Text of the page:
had to muck through along the way. We took a break at the boulder, and I
radioed Tom to let him know that we were moving at a good clip due to
decent conditions, by KST standards.

Continuing to climb after the boulder break, we encountered some of the
worst conditions of the day and had to deal with thickets of clidemia,
eroded and slipped sections of trail, and increased muddiness
underfoot.  But using an expression of Pat's to characterize what we
needed to do, we gritted our teeth and plowed forward.  Once past that
gauntlet, I turned to Ed and Henry and said we'd probably gone through the
worst of what we'd encounter all day.  Well, I was incorrect, for we ran
into even thicker tangles a bit ahead. When the trail transitioned to
windward, we were blasted by the wind and in some instances by horizontal
rain.  My colleagues registered no complaints, and I
respect them for that. At times, views opened up to leeward, and in
the distance we could see the Waianae range and its crown, Mount Kaala.
Spread before us was the massive undeveloped valley where the headwaters
of Kawainui Stream lay.

Sensing that we could use a rest break, I had us plop down at a
nondescript leeward section out of the wind.  Just as I was about to sit
down, I looked ahead and noticed a landslide that appeared to have
obliterated the trail.  A closer inspection revealed that it indeed was a
landslide but it was an old one and it still could be hiked.  A relief.

A time check indicated we were 2.5 hours out of Kawailoa.  Based on the
four hours we needed last year to reach the next significant
junction--Castle--we were still 1.5 hours from that point.  However, I
knew our pace was quicker this time, and lo and behold, we reached Castle
at 10:15, which equated to a 3 hour, 10 min. hike time from Kawailoa,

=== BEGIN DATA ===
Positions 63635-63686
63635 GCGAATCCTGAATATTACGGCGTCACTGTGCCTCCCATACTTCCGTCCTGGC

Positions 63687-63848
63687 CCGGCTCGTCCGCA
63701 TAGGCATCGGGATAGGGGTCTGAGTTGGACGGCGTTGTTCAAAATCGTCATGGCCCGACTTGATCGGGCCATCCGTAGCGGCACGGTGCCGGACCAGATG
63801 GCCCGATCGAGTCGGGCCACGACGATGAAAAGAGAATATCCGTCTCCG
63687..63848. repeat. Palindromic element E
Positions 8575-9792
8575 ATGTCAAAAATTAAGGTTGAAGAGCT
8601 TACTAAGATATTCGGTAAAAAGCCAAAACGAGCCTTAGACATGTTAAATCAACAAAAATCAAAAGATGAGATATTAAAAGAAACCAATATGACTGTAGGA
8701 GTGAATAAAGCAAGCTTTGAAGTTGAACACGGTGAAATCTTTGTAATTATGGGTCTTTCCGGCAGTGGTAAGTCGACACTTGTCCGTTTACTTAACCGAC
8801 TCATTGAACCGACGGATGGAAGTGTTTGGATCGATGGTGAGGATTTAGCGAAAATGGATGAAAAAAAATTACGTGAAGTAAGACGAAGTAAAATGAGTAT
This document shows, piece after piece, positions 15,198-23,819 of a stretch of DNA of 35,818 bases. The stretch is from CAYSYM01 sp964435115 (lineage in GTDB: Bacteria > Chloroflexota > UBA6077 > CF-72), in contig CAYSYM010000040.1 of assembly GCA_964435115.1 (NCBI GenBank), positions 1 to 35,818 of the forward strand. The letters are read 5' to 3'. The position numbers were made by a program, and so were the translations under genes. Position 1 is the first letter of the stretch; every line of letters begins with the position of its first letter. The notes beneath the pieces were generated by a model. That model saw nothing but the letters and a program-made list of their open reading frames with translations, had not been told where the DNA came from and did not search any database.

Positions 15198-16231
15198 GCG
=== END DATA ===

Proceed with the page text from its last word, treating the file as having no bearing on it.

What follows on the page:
nearly an hour faster than last summer.  Again, I attribute this
to less mud but also to the strength of Ed and Henry, a couple of
strong guys.  The KST, it seems, was not its usual troublesome, 
terroristic self this time around.  No complaints from us.

We took a 20 minute break at Castle during which we wondered about Roger,
who had plans to come up Castle on this day and then head over with us to
Poamoho.  White-out, wind-whipped conditions continued, and after our
break, I asked Henry and Ed to be especially observant as we hiked since
the upcoming sections of the KST were where me might go off course because
of the low clouds, the jumbled, rolling nature of the terrain and the
sudden turns the trail takes.  They nodded in agreement.

As we moved forward, I periodically called out stuff like "Here we
come.  Get out of the way" to alert pigs that we were in the area.  The
last thing I wanted was to be attacked by a porker that we surprised, so I
hoped a verbal ruckus would help to indicate our presence.  As far as pigs
went, we didn't see any during the trip.  In fact, I didn't notice any
fresh signs (diggings, tracks, scat) until the final mile before
Poamoho.  Perhaps the recent drought on Oahu has forced na pua'a to head
to lower ground to seek water.

We left Castle around 10:40 and hoped to reach the junction with
the Peahinaia trail by noon.  A few minutes past Castle, we passed a
clearing on the right that appeared to be the site of an old cabin.  Very
little remains except some boards on the ground.  Stuart later told me
that there was a cabin along the summit in the area of the Castle junction
and perhaps this was it.

Windy, near white-out conditions continued as we hiked.  Since we couldn't
see very far in any direction, we didn't notice the exclosure fence
near Castle except at one point when we spotted a fenceline corner
through the misty white about 20 meters to the right of the trail.  Beyond
that, two places stick out in my memory: a small hollow where we crossed
over from one segment of ridge to another and a grassy, wind-blasted bowl
where there is a waterfall notch (and potential water source) to the
left. Just past noon, we reached another large grassy bowl with metal
landing mats on the ground.  I recognized this right off and knew that the